While the world does not seem to expect much from the upcoming United Nations Conference on Sustainable Development, Rio+20, the organizing country is surely putting up a fight in not letting the event sink from the news.
In that line, a conference call with head of environment at the Ministry of Foreign Affairs and chief negotiator on climate change for Brazil, Andre Correa do Lago, was organized for international media this morning.
Rio-20 not "idealistic"
Asked about the goals of the event, the diplomat was not shy in his words. “It is not an idealistic conference, we are not going to say we are saving the planet through goals and measures that we know are not going to be taken seriously.”
He stated that Rio+20 will be about figuring out “the kind of world we want to have in 20 years, so we can adjust what we’re doing in the present to that,” while making clear the event does not aim to be just an ‘intellectual exercise,’ but achieve goals.
A success for Brazil, he said, would be to “have an impact on how we treat these issues on the multilateral level, on how countries manage themselves and incorporate sustainable development as a paradigm, and on society agreeing that this agenda is the one that will give them a better future, because if civil society is not on board, governments won’t be able to make decisions.”
For this reason, a part of the conference called Four Days of Dialogue on Sustainable Development, to take place before the high level segment reunions, will be an open forum.
Developed vs. developing, once again
In those words, and by insistingly repeating that the idea is to discuss sustainable development that makes environmental, economic and social sense, he meant that developing countries will keep defending their right for growth without impositions from developed countries.
“There is a strange perception that the efforts regarding the greening of the economy have to be done ‘from now on’, and that what has to be done ‘from now on’ is mostly in developing countries," he said. "Developed countries need to look at what they have to do instead of what others need to do. If they create new standards of production and consumption, as China, Brazil or India start to build a huge middle class, they will start at a new level of sustainable production and consumption. Our middle classes are trying to have the standard of life of developed countries middle classes, so if they are unsustainable, ours will be too."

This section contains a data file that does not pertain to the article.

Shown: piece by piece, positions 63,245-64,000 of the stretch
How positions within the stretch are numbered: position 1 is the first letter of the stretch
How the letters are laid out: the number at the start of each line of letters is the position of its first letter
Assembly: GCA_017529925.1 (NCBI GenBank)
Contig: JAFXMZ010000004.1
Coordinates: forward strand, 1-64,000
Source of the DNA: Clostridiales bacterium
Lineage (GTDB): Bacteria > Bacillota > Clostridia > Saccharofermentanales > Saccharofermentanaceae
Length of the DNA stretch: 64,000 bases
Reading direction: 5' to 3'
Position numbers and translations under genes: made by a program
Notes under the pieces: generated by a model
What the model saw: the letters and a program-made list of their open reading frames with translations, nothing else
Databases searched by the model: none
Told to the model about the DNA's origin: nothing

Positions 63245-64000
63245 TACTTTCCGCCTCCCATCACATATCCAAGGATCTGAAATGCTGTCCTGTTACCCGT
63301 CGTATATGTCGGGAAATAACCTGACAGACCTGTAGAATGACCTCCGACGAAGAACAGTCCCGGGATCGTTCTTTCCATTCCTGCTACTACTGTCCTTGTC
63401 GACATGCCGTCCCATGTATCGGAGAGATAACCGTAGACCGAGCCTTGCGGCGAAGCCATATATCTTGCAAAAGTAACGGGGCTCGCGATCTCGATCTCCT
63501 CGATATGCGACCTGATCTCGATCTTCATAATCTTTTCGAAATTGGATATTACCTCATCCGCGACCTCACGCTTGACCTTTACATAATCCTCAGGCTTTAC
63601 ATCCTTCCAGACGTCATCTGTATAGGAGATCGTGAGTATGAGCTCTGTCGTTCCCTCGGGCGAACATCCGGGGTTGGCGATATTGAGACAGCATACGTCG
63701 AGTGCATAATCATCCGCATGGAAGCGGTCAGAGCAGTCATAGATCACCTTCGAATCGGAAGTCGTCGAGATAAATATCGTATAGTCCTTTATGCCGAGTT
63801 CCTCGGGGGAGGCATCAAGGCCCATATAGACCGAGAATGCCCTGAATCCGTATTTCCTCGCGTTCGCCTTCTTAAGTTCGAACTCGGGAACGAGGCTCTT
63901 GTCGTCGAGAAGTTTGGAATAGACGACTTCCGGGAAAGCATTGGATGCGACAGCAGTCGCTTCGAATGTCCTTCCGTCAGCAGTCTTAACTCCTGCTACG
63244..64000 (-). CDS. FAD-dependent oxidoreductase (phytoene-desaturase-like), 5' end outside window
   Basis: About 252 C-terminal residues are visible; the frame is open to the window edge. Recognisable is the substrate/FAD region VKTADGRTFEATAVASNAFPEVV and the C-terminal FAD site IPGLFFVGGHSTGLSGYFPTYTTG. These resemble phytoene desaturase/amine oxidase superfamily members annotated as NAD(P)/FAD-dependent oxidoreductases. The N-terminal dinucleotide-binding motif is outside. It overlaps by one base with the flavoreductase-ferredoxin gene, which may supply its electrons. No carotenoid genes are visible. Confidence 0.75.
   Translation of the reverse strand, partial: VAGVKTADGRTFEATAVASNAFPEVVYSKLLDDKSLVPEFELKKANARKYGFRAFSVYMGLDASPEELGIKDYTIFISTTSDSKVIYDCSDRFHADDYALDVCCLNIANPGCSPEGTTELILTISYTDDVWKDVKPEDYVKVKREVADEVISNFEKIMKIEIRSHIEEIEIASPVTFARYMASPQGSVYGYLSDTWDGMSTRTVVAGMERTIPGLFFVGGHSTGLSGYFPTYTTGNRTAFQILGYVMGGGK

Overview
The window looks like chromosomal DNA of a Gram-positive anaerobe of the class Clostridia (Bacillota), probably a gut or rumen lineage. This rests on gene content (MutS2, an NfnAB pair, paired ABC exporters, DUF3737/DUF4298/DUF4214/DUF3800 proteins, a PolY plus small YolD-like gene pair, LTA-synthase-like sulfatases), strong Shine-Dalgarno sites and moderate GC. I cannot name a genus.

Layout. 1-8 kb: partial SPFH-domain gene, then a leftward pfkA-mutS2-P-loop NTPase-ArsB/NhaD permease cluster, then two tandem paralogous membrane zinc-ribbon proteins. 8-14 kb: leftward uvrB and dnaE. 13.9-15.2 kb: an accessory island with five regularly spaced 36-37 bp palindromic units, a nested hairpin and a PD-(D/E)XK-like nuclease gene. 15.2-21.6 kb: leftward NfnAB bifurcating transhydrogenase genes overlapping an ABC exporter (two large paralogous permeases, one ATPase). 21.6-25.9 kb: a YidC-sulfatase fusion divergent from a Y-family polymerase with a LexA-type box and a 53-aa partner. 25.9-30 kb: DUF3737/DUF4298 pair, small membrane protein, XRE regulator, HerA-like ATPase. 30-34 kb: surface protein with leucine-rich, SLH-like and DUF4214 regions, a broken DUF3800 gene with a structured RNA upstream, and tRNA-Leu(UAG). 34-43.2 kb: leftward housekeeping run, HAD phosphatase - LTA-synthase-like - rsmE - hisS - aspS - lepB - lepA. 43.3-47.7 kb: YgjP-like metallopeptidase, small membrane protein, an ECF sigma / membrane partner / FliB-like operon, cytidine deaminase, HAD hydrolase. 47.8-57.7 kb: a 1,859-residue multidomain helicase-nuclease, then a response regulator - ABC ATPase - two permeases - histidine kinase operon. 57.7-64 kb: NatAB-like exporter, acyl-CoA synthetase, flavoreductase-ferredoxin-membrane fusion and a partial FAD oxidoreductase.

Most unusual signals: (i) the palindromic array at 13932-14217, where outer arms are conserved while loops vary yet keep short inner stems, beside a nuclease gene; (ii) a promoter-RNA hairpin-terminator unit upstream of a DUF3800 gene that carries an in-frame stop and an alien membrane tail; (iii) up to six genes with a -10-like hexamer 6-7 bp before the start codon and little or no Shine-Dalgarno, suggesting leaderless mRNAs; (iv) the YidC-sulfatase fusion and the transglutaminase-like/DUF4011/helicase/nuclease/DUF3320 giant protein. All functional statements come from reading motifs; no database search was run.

New ways of measuring growth, "key"
Participating in the call, TreeHugger pointed out that Latin American countries take deep pride in showing GDP growth numbers, which usually rely on a production-consumption machine that is not sustainable, and asked if there were any intentions in discussing how growth is measured.
“Yes, the idea of new indicators is very much in the agenda of the conference", said Correa do Lago. "Obviously some countries are worried about that, because they believe that if we create new indicators, maybe these indicators will be used against them. But I think we can do a good job in that area, this is a key issue on the conference."
It’s really not a small point, and you can see how countries may be afraid of getting away from the GDP talk. In order to have stable governments and drive investments, countries usually flag high GDP growth numbers that don't always make sense environmentally. An example: the Argentine government communicated with high pride that 2011 marked a new record in car sales in the country at 860 thousand new units, a 30% increase from 2010. This is great news in a frame of GDP growth, not in a sustainable development scenario for more than obvious reasons.
A consensus on a different way of measuring the way a country is ‘successful’ could be key in changing officials ideas of what improvement means for its people, and what needs to be done to achieve it.
With little high level officials attendance confirmed so far, it’s still unclear what the real impact of Rio+20 will be.
According to Correa do Lago, while the goals of the conference are similar to those of its first edition in 1992 and its second in 2002, the world has changed significantly. “Environmental issues have become central, and climate change by itself has transformed the world perception on how the world needs to run. What we want is sustainable development to be associated not only with the environment but also with economy and society, so we can really achieve what we wanted to do in ’92.”
Hopefully, third time’s the charm.